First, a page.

The high bar people talk about how their version is more natural, or more like the Olympic lifts. I say that the “natural” act of squatting is something that happens below the waist, and that it’s not really “natural” to put a barbell on your back anyway. I mean caveman probably used their method when harvesting barbells from the barbell trees and all, but other than that I rarely come across a plate loaded barbell while I’m on a reflective nature hike.

As for being more like the Olympic lifts, I personally don’t think a “high bar” or “low bar” squat looks anything like a clean and jerk or snatch. Do these people think that the strength built from a low bar squat will somehow disappear when they step up to snatch or clean a bar?

The low bar people talk about how the high bar takes the hamstrings out of the movement, to which I say that they should try severing their hamstrings and seeing if they can perform a high bar squat.

They say things like the back angle is more similar to the deadlift and therefore has more carryover to that lift. I say that taking it in the ass is even more like the back angle at the start of the deadlift, but I’m not going to run out and do that either, even if a guru promised me magical returns on my deadlift performance (fool me once shame on you…).

Many reasons can make one method a bit better than the other for a specific person.

I’ve had several older trainees with inflexible shoulders, or past injuries, who were simply unable to get the bar into the “low bar” position.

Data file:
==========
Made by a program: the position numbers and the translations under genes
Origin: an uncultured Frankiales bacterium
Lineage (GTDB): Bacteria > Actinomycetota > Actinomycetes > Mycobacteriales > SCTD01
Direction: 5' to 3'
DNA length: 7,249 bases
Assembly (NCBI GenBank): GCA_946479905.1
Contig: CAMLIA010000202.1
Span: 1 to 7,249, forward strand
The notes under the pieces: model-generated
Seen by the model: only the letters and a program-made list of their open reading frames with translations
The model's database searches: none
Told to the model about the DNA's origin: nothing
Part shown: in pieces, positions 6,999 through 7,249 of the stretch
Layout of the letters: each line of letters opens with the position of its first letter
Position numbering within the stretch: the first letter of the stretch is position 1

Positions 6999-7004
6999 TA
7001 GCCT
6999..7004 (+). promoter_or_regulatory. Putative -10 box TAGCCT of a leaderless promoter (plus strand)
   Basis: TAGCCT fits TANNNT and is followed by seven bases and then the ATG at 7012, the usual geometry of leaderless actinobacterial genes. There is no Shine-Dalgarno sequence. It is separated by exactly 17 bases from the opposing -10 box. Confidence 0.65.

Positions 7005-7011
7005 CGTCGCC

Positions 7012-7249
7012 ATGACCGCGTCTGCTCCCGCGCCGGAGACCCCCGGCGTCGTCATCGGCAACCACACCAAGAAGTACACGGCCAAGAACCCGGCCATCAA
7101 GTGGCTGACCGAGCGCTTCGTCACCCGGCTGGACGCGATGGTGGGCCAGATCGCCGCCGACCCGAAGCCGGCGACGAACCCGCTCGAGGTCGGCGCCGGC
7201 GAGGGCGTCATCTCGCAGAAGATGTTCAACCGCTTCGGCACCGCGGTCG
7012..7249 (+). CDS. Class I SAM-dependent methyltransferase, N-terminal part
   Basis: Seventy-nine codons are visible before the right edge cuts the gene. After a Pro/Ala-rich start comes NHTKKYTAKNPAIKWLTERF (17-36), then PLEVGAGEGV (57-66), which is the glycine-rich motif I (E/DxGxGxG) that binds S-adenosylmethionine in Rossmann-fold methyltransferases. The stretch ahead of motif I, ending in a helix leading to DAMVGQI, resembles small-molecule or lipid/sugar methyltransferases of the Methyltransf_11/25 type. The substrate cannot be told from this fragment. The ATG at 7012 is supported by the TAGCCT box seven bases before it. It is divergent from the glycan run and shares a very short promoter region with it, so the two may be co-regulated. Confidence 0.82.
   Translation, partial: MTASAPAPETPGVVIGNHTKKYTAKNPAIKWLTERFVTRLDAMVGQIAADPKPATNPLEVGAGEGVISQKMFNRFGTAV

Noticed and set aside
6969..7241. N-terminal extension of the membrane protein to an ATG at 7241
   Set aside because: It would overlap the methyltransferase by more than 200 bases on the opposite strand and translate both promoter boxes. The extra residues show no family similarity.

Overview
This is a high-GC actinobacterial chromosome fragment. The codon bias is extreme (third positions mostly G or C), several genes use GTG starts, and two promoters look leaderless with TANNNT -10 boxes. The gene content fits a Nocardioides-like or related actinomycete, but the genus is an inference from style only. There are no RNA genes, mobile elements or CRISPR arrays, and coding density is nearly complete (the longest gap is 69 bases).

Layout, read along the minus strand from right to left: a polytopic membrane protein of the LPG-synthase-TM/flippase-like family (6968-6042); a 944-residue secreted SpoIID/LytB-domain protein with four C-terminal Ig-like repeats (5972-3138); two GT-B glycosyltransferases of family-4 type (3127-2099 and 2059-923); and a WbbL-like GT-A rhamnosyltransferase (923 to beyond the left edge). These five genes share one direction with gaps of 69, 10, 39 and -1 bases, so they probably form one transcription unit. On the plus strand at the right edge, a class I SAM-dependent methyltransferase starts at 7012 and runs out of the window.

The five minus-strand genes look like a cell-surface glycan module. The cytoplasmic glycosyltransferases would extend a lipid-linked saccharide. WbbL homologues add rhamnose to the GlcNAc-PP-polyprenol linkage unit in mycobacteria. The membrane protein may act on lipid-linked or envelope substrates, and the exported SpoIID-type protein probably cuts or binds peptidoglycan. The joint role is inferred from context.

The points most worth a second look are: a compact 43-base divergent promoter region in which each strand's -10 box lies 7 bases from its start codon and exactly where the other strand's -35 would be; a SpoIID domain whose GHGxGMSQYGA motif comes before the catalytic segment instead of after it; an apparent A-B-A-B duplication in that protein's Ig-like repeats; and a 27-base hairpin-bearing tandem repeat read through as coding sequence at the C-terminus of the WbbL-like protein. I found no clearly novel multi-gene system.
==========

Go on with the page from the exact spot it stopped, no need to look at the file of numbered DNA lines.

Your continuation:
I’ve had long femured, short torsoed people who look outright ridiculous when performing a correct “low bar” squat.

I’ve had numerous people come in and assume a perfect “low bar” position with no instruction when stepping under the bar for the first time, and squatted that way for years who are damn good at the Olympic lifts.

As I said before, the one thing that all of my people have had in common is that they have gotten stronger and made excellent progress. To me that is the only thing that matters.

If you put a heavy barbell on your back and squat it down, with good mechanics, below parallel, repeating as necessary with progressively more weight, or for more repetitions, you will get stronger, period.

Leave those debates to the others. Stay in your lane, get strong, and embarrass them with your ability to outperform them.

Now if you’ll excuse me I have a trainee to go work with that I’m going to have do nothing but crossed arm, “bodybuilder style” front squats from day one just to piss everyone off.

Anyone doubt his progress will spank that of the minutia, mass-debaters, jerking each other on the web?

If you do you must not know me very well (evil laughter).

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2 Responses

  1. Zack M.

    I am more of a dumbbell squatter. its the only way squats should be done….(sarcasm)

    December 1, 2014 at 1:21 am

  2. kev

    I was seriously laughing out loud with the taking it in the ass analogy. JP came thru loud and clear.

    December 1, 2014 at 3:58 am